If you look up chintzy, you’ll find that it means:

1. of, like, or decorated with chintz.
2. cheap, inferior, or gaudy.

But these days we don’t all know what chintz really is, right? I had some vague recollection that it was a kind of fabric, but that was where my memory ended. I was, in fact, correct–chintz is a brightly colored cotton fabric that is then glazed, usually used for upholstery or drapery. The word has been in use since 1719, from Hindi. It began as the singular chint, but was soon used in the plural form. No one’s quite sure why it was spelled with a -z instead of an -s to make it plural, but there you go.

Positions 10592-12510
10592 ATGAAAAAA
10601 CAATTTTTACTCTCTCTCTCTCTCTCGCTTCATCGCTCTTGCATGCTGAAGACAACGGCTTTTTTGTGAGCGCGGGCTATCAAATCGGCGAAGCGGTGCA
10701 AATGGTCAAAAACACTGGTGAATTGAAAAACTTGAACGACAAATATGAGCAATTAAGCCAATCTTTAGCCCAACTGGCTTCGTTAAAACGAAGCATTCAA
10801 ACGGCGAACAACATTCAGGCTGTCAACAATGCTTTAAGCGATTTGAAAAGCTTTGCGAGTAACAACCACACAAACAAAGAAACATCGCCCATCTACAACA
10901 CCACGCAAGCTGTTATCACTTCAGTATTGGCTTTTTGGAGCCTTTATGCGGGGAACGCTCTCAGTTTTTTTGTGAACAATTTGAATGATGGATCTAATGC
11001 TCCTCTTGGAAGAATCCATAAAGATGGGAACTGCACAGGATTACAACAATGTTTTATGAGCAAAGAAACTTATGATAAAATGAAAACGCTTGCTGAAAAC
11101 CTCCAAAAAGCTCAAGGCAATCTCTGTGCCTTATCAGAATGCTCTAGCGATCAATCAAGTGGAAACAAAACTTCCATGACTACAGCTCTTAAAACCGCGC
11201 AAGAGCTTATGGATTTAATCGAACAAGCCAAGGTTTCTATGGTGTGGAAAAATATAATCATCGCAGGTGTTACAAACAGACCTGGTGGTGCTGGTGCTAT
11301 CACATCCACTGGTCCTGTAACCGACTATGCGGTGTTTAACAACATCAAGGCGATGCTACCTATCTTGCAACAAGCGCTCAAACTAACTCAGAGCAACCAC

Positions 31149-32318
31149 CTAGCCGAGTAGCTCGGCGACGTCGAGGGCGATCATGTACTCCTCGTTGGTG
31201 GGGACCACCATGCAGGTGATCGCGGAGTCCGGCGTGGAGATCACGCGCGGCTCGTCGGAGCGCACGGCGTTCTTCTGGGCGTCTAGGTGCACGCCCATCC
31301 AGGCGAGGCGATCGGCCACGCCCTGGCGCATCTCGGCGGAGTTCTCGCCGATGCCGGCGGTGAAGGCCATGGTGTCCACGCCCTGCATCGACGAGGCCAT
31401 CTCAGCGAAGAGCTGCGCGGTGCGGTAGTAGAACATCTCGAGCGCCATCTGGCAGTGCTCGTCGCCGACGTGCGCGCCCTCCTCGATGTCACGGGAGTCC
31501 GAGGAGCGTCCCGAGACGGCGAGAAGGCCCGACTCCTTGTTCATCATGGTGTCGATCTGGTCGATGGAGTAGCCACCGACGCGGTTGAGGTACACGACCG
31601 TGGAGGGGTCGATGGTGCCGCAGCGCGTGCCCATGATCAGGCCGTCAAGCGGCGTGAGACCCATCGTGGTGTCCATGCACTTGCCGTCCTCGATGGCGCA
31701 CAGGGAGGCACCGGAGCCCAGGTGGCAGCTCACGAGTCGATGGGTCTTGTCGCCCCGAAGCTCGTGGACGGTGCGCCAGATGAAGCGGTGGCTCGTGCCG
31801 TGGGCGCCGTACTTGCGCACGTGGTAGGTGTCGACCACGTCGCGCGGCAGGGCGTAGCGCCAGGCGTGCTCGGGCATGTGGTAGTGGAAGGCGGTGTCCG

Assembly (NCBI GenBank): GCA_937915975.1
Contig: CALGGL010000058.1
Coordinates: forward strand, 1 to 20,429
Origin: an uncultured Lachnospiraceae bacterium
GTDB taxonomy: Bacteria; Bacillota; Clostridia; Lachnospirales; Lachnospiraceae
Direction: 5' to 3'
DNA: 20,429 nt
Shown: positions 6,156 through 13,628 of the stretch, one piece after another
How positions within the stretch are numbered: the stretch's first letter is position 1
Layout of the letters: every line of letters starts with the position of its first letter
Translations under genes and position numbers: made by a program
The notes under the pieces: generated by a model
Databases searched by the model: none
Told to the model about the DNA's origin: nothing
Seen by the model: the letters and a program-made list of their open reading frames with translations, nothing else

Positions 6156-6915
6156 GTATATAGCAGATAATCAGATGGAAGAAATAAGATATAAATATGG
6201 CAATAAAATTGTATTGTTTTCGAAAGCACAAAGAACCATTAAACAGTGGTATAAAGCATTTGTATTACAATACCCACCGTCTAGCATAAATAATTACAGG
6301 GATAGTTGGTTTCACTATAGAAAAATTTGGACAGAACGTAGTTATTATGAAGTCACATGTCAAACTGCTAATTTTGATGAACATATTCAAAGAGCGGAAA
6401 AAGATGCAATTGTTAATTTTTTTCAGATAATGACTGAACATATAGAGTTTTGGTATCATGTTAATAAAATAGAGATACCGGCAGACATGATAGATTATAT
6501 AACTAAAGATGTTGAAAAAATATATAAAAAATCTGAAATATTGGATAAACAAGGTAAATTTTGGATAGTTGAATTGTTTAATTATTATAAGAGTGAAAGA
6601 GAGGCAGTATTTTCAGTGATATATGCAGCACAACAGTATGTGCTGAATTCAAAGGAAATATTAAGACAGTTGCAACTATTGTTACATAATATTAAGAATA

This fabric was made quite cheaply in India, which made it very common . . . and hence looked down on. George Eliot was the first to use chintzy in a disparaging sense, in 1851.

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